considered that the rapid emergence of juveniles From eggsacs of H. oryzae caused reinfestation during a rice season. Changing conditions during the growing season could influence the hatching patterns of successive generations. For example, in recent work on the hatching behaviour of the pigeon-pea cyst nematode, H. cajani Koshy, 1967, eggs in eggsacs hatched in warer and there was no difference bet:ween generations; however, the hatch from cysts was similar over the first four generations but the fifth and six th generations, produced on senescing plants, showed a marked dependency on host root diffusate for hatch (Gaur et al., 1992). The dependency on ho st diffusates ensures that the juveniles do not hatch in the absence of suitable hostsj they are able to survive between host crops with the protection against environmental extremes afforded by the eggshell and the cyst wall. The cyst as an ecological unit is clearly essential for survival of cyst nematodes. Juveniles of H. sacchari, H. oryzae and H. oryzicola have no intrinsic ability to survive desiccation; they require the protection of the

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egg and cyst to survice in a dormant state (Ibrahim & Perry, 1992). The host plant affects the physiology of cyst nematodes (Perry, 1989) and modifications to plant growth, for example, may interfere with the ability of encysted nematodes to become dormant at the end of the host growing season. Thus, there is a need to determine the variations in hatching patterns of eggs in cysts produced at different phases of host growth. The present work examines the hatch in rice root diffusate, banana root diffusa te, soilleachate and distilled water from cysts of H. sacchan' and H. oryzicola which had been harvested from rice plants at monthly intervals. These two species were chosen for comparison because of their differences in eggsac production and their contrasting dependency on root diffusa tes for hatching from cysts.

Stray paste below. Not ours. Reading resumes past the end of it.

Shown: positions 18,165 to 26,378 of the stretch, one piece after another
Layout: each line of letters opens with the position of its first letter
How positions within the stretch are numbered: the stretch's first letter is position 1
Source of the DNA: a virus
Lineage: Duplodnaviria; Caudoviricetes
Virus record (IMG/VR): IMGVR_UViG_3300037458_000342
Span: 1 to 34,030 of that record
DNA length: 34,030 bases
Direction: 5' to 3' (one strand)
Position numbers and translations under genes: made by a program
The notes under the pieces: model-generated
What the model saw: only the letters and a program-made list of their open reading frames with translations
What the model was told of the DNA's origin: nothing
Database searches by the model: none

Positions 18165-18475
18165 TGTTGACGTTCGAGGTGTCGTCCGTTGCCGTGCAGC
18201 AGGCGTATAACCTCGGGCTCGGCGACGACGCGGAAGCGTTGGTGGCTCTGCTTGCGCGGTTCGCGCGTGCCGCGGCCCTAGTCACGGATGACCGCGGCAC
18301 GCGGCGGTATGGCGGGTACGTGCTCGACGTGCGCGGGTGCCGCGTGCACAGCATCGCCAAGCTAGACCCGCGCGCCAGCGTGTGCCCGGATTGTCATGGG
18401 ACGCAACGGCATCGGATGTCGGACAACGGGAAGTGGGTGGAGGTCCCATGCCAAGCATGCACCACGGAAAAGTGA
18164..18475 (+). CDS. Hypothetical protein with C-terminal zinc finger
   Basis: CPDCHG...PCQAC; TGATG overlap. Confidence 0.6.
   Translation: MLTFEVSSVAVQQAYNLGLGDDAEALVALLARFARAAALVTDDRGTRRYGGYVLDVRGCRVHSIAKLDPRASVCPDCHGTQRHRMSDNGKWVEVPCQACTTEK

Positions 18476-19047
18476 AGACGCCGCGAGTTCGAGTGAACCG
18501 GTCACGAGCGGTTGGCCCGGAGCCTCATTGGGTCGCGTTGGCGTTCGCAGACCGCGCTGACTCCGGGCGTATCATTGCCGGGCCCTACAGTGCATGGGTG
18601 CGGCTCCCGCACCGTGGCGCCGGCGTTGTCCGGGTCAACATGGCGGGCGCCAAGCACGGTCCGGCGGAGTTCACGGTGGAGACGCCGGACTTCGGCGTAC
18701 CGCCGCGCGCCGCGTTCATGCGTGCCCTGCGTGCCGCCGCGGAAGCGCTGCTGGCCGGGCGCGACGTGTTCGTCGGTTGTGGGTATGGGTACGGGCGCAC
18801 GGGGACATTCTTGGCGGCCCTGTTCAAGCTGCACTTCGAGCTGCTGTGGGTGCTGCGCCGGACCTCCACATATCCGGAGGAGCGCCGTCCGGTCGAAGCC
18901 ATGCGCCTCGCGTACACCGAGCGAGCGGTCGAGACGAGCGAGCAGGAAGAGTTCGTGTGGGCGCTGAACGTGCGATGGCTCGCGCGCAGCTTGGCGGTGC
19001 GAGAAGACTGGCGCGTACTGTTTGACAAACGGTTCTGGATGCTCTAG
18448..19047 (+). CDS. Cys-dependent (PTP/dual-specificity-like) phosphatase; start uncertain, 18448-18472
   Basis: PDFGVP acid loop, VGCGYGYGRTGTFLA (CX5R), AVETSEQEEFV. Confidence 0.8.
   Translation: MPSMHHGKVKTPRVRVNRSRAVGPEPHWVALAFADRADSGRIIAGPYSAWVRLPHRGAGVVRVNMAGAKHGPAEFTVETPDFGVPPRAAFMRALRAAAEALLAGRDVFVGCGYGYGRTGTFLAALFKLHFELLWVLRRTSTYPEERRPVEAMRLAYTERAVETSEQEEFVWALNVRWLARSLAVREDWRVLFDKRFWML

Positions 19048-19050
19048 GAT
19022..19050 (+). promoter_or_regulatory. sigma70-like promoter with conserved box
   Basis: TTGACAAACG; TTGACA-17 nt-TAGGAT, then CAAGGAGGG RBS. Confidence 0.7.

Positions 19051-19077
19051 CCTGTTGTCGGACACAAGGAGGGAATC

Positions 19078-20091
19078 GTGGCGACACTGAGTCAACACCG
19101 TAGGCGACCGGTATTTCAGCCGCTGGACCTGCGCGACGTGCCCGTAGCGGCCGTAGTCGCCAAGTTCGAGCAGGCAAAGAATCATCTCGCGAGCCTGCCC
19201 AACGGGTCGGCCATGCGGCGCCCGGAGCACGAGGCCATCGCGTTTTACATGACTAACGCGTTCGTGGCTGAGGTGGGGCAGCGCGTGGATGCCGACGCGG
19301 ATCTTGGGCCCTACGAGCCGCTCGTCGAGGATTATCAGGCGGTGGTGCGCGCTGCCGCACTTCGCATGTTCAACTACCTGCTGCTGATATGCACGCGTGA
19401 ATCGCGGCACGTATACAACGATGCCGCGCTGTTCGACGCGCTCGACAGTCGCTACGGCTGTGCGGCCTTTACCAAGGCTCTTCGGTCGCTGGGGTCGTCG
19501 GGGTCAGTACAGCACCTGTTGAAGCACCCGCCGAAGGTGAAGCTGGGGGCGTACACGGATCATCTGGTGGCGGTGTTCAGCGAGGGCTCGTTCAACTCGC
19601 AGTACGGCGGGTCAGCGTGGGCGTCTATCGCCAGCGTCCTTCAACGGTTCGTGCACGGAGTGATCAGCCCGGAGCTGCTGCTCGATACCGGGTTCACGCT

Materials and methods Stock cultures of H. sacchari and H. oryzicola from upland rice in Côte d'Ivoire and Kerala, India, respective1y, were maintained routinely on rice cvs IR 36 and Upl Ri-5 in 14 cm diameter free-draining plastic pots in a heated glasshouse (25-35 oC) with a minimum photoperiod of 10 h. Cysts were extracted from soil using a fluidising column (Trudgill el al., 1973). Five seeds of rice, cv. Upl Ri-5, were sown in a clay loam soil in each of 40 14 cm diameter plastic pots and 24 100 ml volume plastic pots «, vacapots » : H. Smith Plastics). Fourteen days after sowing, batches of 35 cysts, packaged with moist sand in 45 f..lm mesh nylon netting, were placed immediately below the soil surface adjacent to the seedlings. Twenty pots and twelve vacapots were inoculated for each species and cysts used for inoculation were removed after ten days. Seedlings in vacapots were used to monitor nematode development. On five occasions, at intervals of 30 days, mature, new (mid-brown colour) cysts were recovered (Trudgill el al., 1973) from pots containing rice plants. Hatching bioassays were done on four batches of 25 cysts per species in 2 ml of each test solution in excavated glass blocks at 25 oC, except for H. sacchan where limited numbers of cysts after 30 days restricted the bioassays on this first extraction to four batches of 16 cysts per test solution. Five solutions were used: glass distilled water (GDW), soil leachate (SL), full strength solutions of banana root diffusate (BRD) and rice root diffusate (RRD) and a 10 % solution (v/v) of RRD in GDW (RRD 1:9). SL, BRD (from one, two month old sword sucker cv. Dwarf Cavendish per 25 cm dia meter pot) and RRD (from five, one month old plants of cv. Upl Ri-5 per 14 cm diameter pot) were collected in a similar manner to the method of Fenwick (1949). Counts of hatched second stage juveniles 02) "vere made weekly for 20 weeks. At each count, J2 were removed and fresh solutions were added from stocks held at 4 oc. At the end of each test, cysts were broken open 24